73 killed, 148 injured in Iraq attacks
A wave of bombing attacks struck war-torn Iraq Friday, leaving as many as 73 people dead and 148 injured, police and officials said.
At least 41 people were killed and 56 injured in two blasts, which hit almost simultaneously in Baquba, capital city of Diyala province, after the Friday prayer, reported Xinhua citing the city's mayor Abdullah Hayali.
The two roadside bombs exploded near the Saroya mosque in Baquba, 65 km from Baghdad, and hit the Sunni worshipers while they were leaving the mosque after prayer, he said.
In another incident, at least 22 people were killed and 57 wounded in three roadside bomb attacks in the evening in Baghdad, a police source said.
A roadside bomb exploded in the Amiriya district in western Baghdad, killing 19 people and wounding 32, the police source said. Another roadside bomb in the Doraa district in southern Baghdad killed two people and wounded 20, he said.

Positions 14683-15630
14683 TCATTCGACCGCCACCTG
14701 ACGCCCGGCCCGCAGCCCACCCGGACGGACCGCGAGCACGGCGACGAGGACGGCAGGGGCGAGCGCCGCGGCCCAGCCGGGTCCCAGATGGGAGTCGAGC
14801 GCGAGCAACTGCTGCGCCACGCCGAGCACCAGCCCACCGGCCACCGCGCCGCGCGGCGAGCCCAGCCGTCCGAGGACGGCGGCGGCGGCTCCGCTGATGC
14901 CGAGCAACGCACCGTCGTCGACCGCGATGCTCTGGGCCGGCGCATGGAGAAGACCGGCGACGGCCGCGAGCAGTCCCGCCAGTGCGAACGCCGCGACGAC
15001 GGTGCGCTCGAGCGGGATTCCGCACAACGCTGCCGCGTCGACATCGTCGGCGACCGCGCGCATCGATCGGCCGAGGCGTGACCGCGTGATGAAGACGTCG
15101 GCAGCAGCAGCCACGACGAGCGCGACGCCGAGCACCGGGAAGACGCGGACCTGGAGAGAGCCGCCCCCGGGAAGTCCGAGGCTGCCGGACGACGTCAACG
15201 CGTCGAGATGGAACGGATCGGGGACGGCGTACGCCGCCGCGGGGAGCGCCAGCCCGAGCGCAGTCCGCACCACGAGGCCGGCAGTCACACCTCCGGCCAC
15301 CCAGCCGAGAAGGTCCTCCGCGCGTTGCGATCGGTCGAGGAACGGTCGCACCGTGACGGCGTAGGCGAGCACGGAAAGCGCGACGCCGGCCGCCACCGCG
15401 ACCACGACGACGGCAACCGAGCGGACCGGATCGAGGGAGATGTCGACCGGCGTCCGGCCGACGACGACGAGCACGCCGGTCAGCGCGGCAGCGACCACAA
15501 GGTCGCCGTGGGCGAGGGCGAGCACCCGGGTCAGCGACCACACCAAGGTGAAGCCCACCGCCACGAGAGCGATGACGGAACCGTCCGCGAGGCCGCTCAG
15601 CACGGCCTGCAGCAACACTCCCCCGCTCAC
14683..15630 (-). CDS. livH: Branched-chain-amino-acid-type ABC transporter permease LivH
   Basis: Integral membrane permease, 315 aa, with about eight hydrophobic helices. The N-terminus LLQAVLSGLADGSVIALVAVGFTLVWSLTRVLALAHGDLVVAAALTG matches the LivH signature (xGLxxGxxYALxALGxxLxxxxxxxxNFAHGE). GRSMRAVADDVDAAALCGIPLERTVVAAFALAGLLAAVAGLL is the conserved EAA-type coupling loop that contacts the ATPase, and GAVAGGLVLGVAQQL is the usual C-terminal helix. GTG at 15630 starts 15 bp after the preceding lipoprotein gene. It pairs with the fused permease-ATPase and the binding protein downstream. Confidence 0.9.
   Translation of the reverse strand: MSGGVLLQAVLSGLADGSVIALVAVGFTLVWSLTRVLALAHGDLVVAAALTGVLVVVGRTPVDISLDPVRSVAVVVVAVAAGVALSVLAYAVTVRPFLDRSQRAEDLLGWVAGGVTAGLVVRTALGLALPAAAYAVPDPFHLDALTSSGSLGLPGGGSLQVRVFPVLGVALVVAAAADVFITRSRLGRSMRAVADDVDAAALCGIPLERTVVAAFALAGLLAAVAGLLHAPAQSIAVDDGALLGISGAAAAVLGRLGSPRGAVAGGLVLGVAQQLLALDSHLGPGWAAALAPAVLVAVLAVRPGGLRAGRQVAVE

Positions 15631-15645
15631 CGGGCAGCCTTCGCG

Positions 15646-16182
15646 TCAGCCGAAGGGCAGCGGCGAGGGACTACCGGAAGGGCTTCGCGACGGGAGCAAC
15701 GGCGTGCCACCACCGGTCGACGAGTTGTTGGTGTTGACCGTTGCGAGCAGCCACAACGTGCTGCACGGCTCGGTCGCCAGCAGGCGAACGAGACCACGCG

A third roadside bomb exploded in the Gazaliyah district in western Baghdad, killing one civilian and wounding five, the source added.
Meanwhile, two people were killed and 10 injured when, a roadside bomb struck a coffee shop in Fulluja city, some 50 km west of Baghdad.
In another incident, at least eight people were killed and 25 wounded in a roadside bomb blast which took place during a local official's funeral in Madain town, some 30 km from capital city of Baghdad, an interior ministry source said.
No group had immediately claimed responsibility for the deadly attacks.
The top UN official in Iraq Friday urged the Iraqi leaders to better protect civilians following a wave of bombings across the country in recent days, a spokesman told reporters in New York.
Martin Kobler, the UN secretary-general's special representative for Iraq, urged Iraqi leaders to do everything possible to protect Iraqi civilians, as another wave of bombings hit the country during the past few days and claimed more innocent lives.
"Small children have been burned alive in cars and worshippers cut down outside their own mosques," a UN official quoted Kobler as saying. "This is beyond unacceptable."
The envoy stressed that it was the responsibility of all leaders to stop the bloodshed in Iraq and protect their citizens, the official added.